After the big effort in the CO2 emission control and reduction in the car motors, the industry is pointing at the supply chain and design. The question comes, how much CO2 is used to produce a car? How can it be controlled? Some even argue the impact on the CO2 in a car production depending on the electricity type (nuclear, green, carbon,…) in the production country. Resuming, in over all further questions are coming in how to deal with sustainability inside the car industry.
On the other side, everybody knows that the supply chain from automotive industry is one of the most complicated because of the aggressive purchasing strategies in low-cost countries, the car platforms manufactured around the world and because of the component levels (one component can have from six to ten levels of suppliers).
Ford is an example on how car manufacturers OEMs are facing straight forward the sustainability in supply chain. In their web, they show their approach on it. One key question in their point of view is building strong relations with suppliers with the intention on influence them and afterwards building shared commitments on sustainability.
Furthermore, may OEMs, car manufacturers have developed indexes on sustainability in car design (i.e. Ford PSI, product sustainability index). These indexes give environmental impact through the whole car life-cycle. These indexes influence design decisions, so cars are greener from the very beginning. Also some decisions on suppliers are affected by the index.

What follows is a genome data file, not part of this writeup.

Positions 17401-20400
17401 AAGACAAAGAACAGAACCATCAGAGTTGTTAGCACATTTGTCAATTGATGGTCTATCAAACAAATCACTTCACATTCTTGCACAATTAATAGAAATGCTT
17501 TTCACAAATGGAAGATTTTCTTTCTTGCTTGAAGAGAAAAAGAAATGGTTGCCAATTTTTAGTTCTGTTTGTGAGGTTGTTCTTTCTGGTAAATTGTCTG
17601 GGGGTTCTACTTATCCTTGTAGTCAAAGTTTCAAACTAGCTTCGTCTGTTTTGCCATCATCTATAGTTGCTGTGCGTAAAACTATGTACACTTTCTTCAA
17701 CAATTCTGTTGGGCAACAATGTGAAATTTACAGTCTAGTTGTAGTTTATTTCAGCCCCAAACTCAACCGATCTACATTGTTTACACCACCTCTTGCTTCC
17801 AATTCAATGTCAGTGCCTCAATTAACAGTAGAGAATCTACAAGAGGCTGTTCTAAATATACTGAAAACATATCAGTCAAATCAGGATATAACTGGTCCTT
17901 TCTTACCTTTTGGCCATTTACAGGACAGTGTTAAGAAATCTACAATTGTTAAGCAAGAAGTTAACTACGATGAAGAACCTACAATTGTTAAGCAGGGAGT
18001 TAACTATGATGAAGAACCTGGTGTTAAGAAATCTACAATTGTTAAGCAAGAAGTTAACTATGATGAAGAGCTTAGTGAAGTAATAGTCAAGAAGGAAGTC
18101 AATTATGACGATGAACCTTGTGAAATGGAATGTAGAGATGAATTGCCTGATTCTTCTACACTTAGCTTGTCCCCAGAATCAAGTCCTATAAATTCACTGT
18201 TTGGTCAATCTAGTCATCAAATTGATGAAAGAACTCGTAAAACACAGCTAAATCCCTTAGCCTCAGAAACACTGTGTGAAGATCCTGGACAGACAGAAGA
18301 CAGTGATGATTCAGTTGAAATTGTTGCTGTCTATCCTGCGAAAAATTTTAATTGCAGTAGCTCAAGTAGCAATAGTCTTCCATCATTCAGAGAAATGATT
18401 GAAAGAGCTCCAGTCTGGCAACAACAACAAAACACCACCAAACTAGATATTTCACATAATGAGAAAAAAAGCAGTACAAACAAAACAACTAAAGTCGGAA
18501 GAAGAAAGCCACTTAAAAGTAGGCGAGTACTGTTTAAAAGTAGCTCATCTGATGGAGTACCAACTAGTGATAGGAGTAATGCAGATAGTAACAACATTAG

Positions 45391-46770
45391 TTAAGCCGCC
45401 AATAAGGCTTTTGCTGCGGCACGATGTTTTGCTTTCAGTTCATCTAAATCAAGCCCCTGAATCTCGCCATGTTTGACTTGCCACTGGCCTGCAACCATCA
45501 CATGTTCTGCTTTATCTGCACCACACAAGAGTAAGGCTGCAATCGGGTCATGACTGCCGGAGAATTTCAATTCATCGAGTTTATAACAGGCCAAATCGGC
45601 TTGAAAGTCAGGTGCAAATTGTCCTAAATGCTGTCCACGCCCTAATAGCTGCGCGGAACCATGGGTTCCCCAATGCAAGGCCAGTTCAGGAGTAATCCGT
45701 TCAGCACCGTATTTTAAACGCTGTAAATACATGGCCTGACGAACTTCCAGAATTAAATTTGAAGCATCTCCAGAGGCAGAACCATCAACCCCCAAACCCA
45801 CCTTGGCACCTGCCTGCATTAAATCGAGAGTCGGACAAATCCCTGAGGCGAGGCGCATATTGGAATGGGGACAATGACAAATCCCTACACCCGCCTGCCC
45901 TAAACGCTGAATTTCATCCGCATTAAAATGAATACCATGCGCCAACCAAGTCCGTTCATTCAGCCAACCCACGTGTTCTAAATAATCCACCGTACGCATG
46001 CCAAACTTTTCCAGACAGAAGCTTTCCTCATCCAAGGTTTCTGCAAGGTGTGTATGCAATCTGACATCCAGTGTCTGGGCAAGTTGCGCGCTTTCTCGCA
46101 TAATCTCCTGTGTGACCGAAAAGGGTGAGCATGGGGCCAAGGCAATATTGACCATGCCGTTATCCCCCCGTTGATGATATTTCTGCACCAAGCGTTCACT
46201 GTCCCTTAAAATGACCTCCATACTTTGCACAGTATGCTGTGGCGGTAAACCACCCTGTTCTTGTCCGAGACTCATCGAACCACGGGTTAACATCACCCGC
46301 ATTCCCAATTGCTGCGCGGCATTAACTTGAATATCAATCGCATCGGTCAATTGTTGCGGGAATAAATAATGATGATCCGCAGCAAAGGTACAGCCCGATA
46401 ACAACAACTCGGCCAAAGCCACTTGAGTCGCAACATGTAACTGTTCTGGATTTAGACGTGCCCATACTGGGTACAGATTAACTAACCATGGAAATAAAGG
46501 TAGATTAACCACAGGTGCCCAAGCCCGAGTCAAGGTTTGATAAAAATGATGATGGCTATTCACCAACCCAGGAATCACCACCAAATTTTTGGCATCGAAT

But, how do suppliers commit to sustainability? and how can an OEM guarantee it?
With the effort of big OEMs of passing through the chain the sustainability responsibilities, one department which is taking a big stand now in automotive companies is compliance department, in charge of forwarding corporate social responsibilities to the suppliers. Compliance normally is responsible to motivate and get signed confirmations of suppliers accepting the environmental (among other) directives and guidelines from customer(s).
It needs to be said, that in terms on Material Management and environment, many OEM base their sustainability on the guidelines of the AIAG (Automotive industry Action group) and EU and/or ISO norms and regulations, like ELV (End of life vehicle) EU 53/2000, REACH or ISO 14.001. These old norms clearly have guided the acceptance values on toxic materials for years (They have directly impact on suppliers).
In my opinion, All these efforts of motivation of sustainability in the suppliers chains can be only successful by regulation and laws encourage like in material management and it is about time that it happens.